Radio test

The Radio test sample demonstrates how to configure the radio in a specific mode and then test its performance. The sample provides a set of predefined commands that allow you to configure the radio in three modes:

  • Constant RX or TX carrier

  • Modulated TX carrier

  • RX or TX sweep


The sample supports the following development kits:

Hardware platforms


Board name

Build target

nRF5340 DK




nRF52 DK




nRF52840 DK




You can use any one of the development kits listed above.


On nRF5340 DK, the sample is designed to run on the network core.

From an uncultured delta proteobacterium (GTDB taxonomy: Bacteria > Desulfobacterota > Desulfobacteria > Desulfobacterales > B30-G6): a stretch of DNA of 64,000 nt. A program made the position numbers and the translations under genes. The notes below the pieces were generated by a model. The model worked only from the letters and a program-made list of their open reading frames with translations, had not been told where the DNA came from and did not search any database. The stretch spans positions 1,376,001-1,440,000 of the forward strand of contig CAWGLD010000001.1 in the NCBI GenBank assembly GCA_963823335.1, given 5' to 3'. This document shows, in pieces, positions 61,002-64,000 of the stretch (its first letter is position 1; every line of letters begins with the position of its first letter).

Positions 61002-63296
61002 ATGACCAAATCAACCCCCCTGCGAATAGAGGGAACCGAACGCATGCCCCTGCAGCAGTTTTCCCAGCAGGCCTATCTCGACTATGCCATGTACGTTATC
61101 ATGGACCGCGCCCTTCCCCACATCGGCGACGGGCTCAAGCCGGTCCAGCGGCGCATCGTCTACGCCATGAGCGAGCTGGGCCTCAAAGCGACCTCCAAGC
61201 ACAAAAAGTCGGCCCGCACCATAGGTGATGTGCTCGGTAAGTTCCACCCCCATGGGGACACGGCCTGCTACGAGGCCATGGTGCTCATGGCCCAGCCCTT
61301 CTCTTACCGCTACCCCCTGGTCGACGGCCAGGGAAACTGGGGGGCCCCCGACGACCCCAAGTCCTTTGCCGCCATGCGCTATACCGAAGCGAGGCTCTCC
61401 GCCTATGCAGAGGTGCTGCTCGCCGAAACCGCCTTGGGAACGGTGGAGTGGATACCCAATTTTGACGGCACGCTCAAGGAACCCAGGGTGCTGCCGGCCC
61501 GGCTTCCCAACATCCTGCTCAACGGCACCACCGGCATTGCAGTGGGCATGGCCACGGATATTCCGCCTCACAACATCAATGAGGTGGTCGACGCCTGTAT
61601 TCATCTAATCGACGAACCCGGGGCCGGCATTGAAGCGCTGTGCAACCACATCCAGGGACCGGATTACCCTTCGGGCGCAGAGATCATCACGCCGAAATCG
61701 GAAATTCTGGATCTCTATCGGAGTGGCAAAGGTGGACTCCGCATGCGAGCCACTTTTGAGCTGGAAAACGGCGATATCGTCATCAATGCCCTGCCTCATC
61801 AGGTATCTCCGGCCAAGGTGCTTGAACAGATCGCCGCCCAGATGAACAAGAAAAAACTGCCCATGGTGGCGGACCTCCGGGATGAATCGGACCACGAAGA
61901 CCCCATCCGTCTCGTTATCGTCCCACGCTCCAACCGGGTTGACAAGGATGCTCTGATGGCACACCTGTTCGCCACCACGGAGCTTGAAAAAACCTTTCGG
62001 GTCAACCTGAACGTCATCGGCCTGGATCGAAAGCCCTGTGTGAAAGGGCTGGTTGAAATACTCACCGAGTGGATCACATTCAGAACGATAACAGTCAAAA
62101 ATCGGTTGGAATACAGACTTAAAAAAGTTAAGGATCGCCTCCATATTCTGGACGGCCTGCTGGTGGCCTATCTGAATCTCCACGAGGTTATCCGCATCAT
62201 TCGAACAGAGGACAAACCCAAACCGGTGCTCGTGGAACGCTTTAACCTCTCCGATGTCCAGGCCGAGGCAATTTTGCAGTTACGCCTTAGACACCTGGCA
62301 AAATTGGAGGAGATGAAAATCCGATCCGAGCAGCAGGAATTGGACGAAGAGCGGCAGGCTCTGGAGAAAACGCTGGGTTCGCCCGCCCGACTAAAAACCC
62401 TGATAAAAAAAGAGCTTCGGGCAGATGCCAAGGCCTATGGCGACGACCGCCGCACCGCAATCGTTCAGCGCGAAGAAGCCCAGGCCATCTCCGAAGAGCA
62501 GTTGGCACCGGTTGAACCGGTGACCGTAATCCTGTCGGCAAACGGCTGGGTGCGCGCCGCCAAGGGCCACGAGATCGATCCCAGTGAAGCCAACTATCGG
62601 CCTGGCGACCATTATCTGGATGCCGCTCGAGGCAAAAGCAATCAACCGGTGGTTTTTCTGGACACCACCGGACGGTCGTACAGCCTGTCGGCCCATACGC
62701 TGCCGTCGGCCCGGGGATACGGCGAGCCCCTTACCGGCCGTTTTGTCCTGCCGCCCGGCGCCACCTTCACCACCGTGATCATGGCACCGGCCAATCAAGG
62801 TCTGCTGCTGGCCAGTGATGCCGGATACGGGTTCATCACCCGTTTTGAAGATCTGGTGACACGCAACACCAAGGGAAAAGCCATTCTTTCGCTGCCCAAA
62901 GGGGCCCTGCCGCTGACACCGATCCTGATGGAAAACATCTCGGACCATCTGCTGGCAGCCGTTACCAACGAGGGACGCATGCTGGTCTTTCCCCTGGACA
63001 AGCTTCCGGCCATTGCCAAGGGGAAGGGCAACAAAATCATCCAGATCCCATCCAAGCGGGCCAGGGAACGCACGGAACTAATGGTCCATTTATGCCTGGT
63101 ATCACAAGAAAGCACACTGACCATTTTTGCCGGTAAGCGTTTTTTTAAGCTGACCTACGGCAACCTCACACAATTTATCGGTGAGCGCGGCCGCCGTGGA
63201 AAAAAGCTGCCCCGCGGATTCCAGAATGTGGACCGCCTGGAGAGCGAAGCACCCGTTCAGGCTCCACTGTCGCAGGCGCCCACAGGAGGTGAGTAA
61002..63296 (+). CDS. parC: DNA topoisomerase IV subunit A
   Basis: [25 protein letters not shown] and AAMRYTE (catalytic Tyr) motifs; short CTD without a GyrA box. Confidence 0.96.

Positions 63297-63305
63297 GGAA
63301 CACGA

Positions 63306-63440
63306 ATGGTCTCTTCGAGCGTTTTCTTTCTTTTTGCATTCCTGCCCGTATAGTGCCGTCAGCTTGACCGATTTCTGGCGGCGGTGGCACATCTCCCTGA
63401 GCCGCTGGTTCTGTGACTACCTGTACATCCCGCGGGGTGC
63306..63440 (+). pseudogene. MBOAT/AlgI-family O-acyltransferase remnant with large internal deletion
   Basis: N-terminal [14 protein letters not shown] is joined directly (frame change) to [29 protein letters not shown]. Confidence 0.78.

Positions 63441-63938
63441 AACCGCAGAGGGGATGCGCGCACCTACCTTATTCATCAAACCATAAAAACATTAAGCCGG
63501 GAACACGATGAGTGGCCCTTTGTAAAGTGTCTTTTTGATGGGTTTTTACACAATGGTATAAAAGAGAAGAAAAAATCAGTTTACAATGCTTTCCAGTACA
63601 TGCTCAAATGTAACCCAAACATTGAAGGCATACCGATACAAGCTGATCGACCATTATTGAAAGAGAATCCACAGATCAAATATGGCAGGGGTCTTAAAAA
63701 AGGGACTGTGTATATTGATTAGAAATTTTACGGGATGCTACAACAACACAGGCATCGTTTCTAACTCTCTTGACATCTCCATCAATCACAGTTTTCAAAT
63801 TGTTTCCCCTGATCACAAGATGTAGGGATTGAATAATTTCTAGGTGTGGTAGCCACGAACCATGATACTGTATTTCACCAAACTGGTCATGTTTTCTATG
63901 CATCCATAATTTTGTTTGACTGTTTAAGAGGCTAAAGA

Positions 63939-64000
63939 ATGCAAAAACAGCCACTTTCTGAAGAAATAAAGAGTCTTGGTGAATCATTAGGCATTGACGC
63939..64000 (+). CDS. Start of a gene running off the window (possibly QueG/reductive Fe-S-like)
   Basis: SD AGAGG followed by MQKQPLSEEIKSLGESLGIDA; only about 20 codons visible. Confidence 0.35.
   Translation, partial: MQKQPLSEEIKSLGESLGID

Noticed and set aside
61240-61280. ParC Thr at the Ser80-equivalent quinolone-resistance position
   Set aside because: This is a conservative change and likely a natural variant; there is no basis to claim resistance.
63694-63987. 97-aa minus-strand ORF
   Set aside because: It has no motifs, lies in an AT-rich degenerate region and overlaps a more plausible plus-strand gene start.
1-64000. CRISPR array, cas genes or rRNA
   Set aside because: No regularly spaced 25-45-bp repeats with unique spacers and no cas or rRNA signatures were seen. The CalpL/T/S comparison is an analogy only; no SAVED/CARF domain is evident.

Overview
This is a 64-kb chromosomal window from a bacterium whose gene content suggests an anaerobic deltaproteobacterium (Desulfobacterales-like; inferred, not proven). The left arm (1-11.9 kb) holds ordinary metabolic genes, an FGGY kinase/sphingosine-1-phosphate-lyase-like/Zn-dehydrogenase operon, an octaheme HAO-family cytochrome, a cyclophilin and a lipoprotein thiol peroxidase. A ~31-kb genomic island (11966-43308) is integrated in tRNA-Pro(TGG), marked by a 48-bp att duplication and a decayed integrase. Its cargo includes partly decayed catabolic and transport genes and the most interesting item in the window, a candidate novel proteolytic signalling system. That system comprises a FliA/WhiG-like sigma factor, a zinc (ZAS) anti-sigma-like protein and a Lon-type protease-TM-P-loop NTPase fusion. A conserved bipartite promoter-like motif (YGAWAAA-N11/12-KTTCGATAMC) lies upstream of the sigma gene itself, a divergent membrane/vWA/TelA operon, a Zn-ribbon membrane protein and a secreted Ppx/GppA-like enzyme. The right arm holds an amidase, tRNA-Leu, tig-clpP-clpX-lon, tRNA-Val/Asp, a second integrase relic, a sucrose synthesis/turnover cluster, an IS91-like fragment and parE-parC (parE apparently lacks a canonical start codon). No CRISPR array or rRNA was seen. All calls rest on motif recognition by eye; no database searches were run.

The sample also requires one of the following testing devices:


You can perform the radio test also using a spectrum analyzer. This method of testing is not covered by this documentation.

nRF21540 front-end module

You can add support for the nRF21540 front-end module (FEM) to the sample.

To add support for the nRF21540 FEM, build the sample for a board containing nRF21540 FEM like nrf21540dk_nrf52840 or create a devicetree overlay file describing how FEM is connected to nRF5 SoC in your device.


If you use the nRF21540 EK, append nrf21540_ek shield to your build command instructing build system to append the appropriate devicetree overlay file. If you use the nRF21540 DK, build your application for the nrf21540dk_nrf52840 board. The devicetree for the nRF21540 DK already contains the required FEM configuration, so you do not need to set an additional build option.